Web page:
Carolina Performing Arts’s program Arts@TheCore has made progress in building a stronger relationship between the arts and academics on campus.
The five-year Arts@TheCore initiative was implemented in fall 2013 to introduce arts programming into the work done by students and faculty at UNC. The program is funded via a $800,000 grant awarded to CPA by the Andrew W. Mellon Foundation.
Leading members of the initiative want students to attend performances and critically think about the shows. The main focus isn’t necessarily to enjoy the show, but to determine what they did and didn’t like about it, and why.
Aaron Shackelford, CPA’s Mellon post-doctoral fellow, said colleges and universities within the Triangle Area and beyond are implementing similar programs to connect their performing arts and academics. Shackelford said N.C. Central University, Duke University, Dartmouth College and the University of Michigan at Ann Arbor are all exploring similar programs.
“There are conversations happening across the country about what has been successful (in the program) and what are some of our more inspiring ideas,” he said. “So, there’s a lot of sharing not only within the Triangle, but across the nation.”
In order to spread the word about the what the performing arts at UNC has to offer, Joe Florence, CPA’s marketing manager, said it’s all about trying to find people with connections on campus.
Florence said Shackelford and UNC professor Joy Kasson, CPA’s Mellon Distinguished Scholar, approach faculty, go to seminars, host lectures and bring people in to answer questions and do surveys about the program.
“They spend all of their time and resources on campus reaching out to people to see what they might be interested in,” Florence said. “It’s a very roll-up-your-sleeves-and-get-your-hands-dirty kind of outreach.”
Shackelford said many faculty members who are integrating performing arts into the classroom experience have reached out to Arts@TheCore. The program has created more opportunities for faculty and students to understand performance through the lens of a specific course.
“All of this happened in the past, but now it’s happening on a much larger scale and in a much more systematic and coordinated way,” Shackelford said. “This is rapidly becoming an institutionalized part of the Carolina culture.”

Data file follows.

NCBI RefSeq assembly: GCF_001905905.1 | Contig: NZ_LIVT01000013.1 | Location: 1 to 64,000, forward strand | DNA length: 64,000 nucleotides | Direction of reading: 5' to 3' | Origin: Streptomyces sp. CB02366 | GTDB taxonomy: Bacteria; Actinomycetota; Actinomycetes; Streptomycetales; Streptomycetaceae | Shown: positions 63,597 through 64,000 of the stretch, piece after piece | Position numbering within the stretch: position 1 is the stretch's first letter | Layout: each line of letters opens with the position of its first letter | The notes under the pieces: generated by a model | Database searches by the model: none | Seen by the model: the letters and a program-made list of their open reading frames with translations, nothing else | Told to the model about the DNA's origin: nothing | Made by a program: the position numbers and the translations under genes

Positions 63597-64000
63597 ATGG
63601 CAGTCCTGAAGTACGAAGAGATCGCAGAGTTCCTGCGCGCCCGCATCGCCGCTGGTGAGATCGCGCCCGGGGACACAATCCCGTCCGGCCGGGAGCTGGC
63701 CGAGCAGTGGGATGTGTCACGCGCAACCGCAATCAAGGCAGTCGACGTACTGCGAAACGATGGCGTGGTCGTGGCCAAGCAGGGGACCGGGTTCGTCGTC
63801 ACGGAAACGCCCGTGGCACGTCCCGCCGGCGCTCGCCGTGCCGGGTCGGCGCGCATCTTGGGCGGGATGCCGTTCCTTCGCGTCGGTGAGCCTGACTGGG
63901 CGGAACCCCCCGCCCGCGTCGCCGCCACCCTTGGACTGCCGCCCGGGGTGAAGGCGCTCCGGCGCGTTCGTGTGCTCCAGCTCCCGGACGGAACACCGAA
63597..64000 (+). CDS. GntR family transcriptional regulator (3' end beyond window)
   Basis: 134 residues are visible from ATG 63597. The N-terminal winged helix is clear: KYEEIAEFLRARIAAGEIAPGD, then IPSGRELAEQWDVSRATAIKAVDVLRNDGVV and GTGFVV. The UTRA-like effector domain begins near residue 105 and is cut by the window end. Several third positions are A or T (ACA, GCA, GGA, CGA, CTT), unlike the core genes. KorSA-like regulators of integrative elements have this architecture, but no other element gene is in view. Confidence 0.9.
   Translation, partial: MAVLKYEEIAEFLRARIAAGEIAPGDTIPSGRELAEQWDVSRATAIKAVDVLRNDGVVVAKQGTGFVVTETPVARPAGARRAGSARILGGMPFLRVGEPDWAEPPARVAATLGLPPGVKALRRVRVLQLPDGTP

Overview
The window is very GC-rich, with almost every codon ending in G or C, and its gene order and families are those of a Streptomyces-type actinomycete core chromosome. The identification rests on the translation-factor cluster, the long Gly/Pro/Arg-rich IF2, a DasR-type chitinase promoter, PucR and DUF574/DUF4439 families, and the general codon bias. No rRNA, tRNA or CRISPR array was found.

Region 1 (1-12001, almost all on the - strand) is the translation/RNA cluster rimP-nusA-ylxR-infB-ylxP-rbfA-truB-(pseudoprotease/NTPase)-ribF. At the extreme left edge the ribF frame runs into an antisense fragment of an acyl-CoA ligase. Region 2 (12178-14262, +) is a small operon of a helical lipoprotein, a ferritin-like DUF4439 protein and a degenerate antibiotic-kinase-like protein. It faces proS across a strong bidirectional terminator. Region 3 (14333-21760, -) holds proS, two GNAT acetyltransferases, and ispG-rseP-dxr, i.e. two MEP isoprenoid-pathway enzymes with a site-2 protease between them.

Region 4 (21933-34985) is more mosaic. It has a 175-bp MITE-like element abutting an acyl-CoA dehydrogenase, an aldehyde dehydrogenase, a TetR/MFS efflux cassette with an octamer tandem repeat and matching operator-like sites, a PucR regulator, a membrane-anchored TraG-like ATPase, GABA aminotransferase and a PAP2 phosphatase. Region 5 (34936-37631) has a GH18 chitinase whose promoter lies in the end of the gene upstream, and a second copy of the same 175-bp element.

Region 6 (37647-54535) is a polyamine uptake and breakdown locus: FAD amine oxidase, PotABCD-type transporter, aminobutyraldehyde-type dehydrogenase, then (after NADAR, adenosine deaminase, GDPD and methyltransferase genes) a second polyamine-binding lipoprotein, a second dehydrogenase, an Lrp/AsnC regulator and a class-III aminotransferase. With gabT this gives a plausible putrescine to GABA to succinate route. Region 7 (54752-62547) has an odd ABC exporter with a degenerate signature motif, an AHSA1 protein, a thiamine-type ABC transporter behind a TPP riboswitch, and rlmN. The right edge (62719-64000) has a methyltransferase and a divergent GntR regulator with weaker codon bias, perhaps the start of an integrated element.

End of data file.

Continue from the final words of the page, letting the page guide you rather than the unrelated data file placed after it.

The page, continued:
Florence said the performing arts are important for students because it helps them learn how to perform in front of people and make connections.
“Overall, if you look at CEOs of very successful companies, you’d be surprised how many have music backgrounds or performing arts backgrounds,” Florence said. “So, for students specifically, I think being around performing arts teaches them creativity and critical thinking.”
Senior physics major Robert Hunt has a passion for music, but isn’t majoring or minoring in any music-related field. He recently attended CPA’s “Spring Quartet” performance at the end of January, which featured National Endowment for the Arts jazz master and Grammy Award-winner Jack DeJohnette and jazz giant Joe Lovano.
Hunt said he was able to participate in a master class with DeJohnette and Lovano, a program presented by Arts@TheCore to students, allowing them to speak with globally-renowned artists and have them critique the students’s playing techniques.
“Most UNC students are not going to be out there listening to the newest Joe Lovano record, but it’s important to both like the music of today and broaden your horizons,” Hunt said. “It’s sort of inaccessible to a lot of people, and that makes it accessible.”
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